Antique Clock Restoration
Longcase Case Clock Repairs and Fine Art Restoration and Valuation.
Antique Clock Repairs and Specialist Grandfather Clock Restoration
Specialists in 17th & 18th Century Furniture
valuation for probate and insurance replacement purposes
Green and Cockburn Antiques Restoration have been EST for 45 Years - Specialising in the Restoration of Fine 17th and 18th Century Antique Long Case Clocks and Furniture.
Undertaken by Myles Green
Repairs and restoration of extremely damaged furniture, fine art, specialising in the restoration of antique long case clocks, bracket clocks etc and furniture from the 18th, 17th and 16th century requiring intensive restoration to a Museum competent standard.
As restorers to the antique art and Museum professions and by having a comprehensive skill base and knowledge we undertake restoration across a broad spectrum concentrating especially on early antique long case clocks, but we are also specialist in the restoration of gilded frames, fine antique furniture and works of art etc. We are particularly renowned for our restoration skills in restoring broken or damaged items back to their original and contemporary state using materials exactly to the period of manufacture most of our clients are discerning individuals such as museums and specialist collectors etc,all this restoration work is undertaken in our workshops and we do not outsource anything.
We are constantly being asked these days by dealers and restorers who do not have a traditional knowledge or skill base to undertake restoration on their behalf.
Dutch marquetry long case clock circa 1680
Below you can see a fine Dutch marquetry long case clock after restoration.
We are specialists in the restoration of these very fine antique Dutch marquetry long case clocks.
Undertaking restoration of the marquetry replacing each individual section that has either lifted or been glued down wrongly.
We make each movement part that requires restoration or replacement in our workshop in relation to the original maker's specifications and sometimes rather strange idea of working.
If the maker at the time decided to do something that we now know to be rather foolish nevertheless we will follow the original maker specification and way of working.
In the photograph above you can see some of the individual skills used in the restoration of a hood of this period.
As you can see on the very top of the clock there are inlaid flowers, these flowers will copy other flowers on the rest of the clock these flowers are made from boxwood sections and each petal is laid individually.
Following down the hood you can seet he walnut mouldings which on clocks of this period were laid horizontally rather than vertically therefore making them is somewhat complicated as one has to cut these mouldings with an item known as a scratch.stock, this is a sharp blade in a right angled wooden device which scratches across the grain.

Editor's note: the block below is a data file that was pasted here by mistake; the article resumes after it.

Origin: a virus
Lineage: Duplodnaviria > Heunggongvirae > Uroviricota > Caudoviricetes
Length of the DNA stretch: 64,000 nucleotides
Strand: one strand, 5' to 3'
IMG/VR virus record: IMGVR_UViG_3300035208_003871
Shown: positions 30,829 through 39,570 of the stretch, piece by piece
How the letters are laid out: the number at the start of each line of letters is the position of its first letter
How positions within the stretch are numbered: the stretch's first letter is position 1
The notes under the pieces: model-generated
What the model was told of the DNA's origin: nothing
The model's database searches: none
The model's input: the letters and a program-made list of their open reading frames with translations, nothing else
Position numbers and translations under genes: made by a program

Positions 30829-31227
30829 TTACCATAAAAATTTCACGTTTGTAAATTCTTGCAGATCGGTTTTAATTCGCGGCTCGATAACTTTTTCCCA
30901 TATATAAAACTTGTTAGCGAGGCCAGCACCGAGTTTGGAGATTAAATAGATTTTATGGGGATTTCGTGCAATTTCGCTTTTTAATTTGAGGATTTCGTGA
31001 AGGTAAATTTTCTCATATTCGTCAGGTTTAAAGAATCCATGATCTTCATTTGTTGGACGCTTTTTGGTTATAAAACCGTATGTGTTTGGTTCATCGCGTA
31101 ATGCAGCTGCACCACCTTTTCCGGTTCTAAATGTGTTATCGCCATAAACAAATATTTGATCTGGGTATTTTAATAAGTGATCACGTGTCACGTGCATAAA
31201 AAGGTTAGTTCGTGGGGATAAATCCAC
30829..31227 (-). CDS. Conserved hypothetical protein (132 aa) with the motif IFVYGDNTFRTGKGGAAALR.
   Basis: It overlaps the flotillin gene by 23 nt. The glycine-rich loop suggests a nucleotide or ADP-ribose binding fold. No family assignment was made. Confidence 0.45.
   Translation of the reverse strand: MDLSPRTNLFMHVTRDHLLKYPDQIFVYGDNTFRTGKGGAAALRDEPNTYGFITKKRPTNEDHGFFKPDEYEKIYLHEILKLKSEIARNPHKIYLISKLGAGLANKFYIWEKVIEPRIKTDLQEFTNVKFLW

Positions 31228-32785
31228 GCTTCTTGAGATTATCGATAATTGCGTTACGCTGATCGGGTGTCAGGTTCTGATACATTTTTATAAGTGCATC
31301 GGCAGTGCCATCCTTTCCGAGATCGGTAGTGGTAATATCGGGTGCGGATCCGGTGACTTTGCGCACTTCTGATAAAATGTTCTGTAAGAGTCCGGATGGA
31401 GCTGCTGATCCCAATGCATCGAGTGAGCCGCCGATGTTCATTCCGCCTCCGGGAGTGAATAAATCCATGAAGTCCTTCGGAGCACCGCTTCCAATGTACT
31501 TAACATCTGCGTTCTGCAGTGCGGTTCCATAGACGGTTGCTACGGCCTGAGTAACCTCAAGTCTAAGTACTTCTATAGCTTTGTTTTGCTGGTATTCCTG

Below that you can see a box wood banding with under toning these dark areas were burnt with hot sand on the dark section of the petals, we have to undertake the same process in replacement.
Following down the hood you can then see a fret work section which is typical of the period this is cut out by a small hand fret saw.
Following down even further you can see some of the fine floral work on the top of the door which is also inlaid in Boxwood with sanded toning.
All the flowers inlaid into these marquetry clocks are cut individually, originally they have very bright colours such as green or yellow and red which now of course has to be bleached out as most aged clocks of this period appear now after time which is the accepted look of the period.
The restoration of these items is very time-consuming but generally these clocks are well worth restoring as they are one of the very few antique items that have in fact increased in value.
Below you can see some freshly made movement parts made to the original specification in our workshop.
Below you can see a picture of a very fine English walnut long case clock circa 1680 which has fallen over and broken apart.
This clock as you can see needed intensive restoration. This work was undertaken using original glues and timbers contemporary to the period of manufacture. Below is the restored clock back in the clients house and no one will ever know it has been broken.
Very often these clocks come into our workshop in an extraordinary damaged condition often caused by fire or flood. Most clocks from the Georgian and Victorian period are worth restoring such as grandfather clocks, mantel clocks, Vienna regulators, and French movements and English dial clocks. After restoration clocks are guaranteed for a year.
In the photographs below you can see a clock which seemed by many to be fit for the skip.
A clock in this condition is not something that we would normally take on, but the client an American lady, was willing to pay the restoration fee as she had inherited this (which was once a very fine English long case clock) and was more than willing to have it restored.
Part of the process of undertaking restoration and valuation is to be able to foresee the end result and this is undertaken by being able to see the original timbers used, the skill processes used in its manufacture to date and age the period of the item.
This which seemed rather like a box of firewood was originally a very fine Cuban mahogany early 18th century clock.
Below you can see some of the photographs prior to restoration.
The Clock base.
Below you can see photographs of the trunk and base showing woodworm damage and where someone has strangely painted the clock interior
On the left you can see the movement as sent by the client and on the right you can see a photograph of the dial which had been painted at some stage reasonably well but totally with all the wrong artwork after a certain amount of assessment and checking on the maker we were able to provide the client with the proper artwork as per the original maker.
The movement above on the left is covered in verdigris very worn and missing a gathering pallet ( this is the part that gathers the chime segment ) the snail which is the part in the centre which relates to the hour segment on the rack arm had been glued together with epoxy glue.
Below you can see a photograph of the completed clock the gilding has been done on the hood central fleur-de-lis.
All the repairs have been done and any missing timber or veneer has been replaced using contemporary timber of the period.
Below you can see a photograph of the newly restored and painted dial with maker's name.
Below you can see a long case clock hood which came in looking rather sorry for itself the rest of the case and movement are in a similar condition and are shown below.
Below you can see the same long case clock hood in the client's home restored, you can also see the fretwork which was undertaken using traditional methods copying the makers own style which was acquired from our comprehensive record of makers styles, the dial which is shown below has been restored using contemporary to the period materials paints and gold leaf.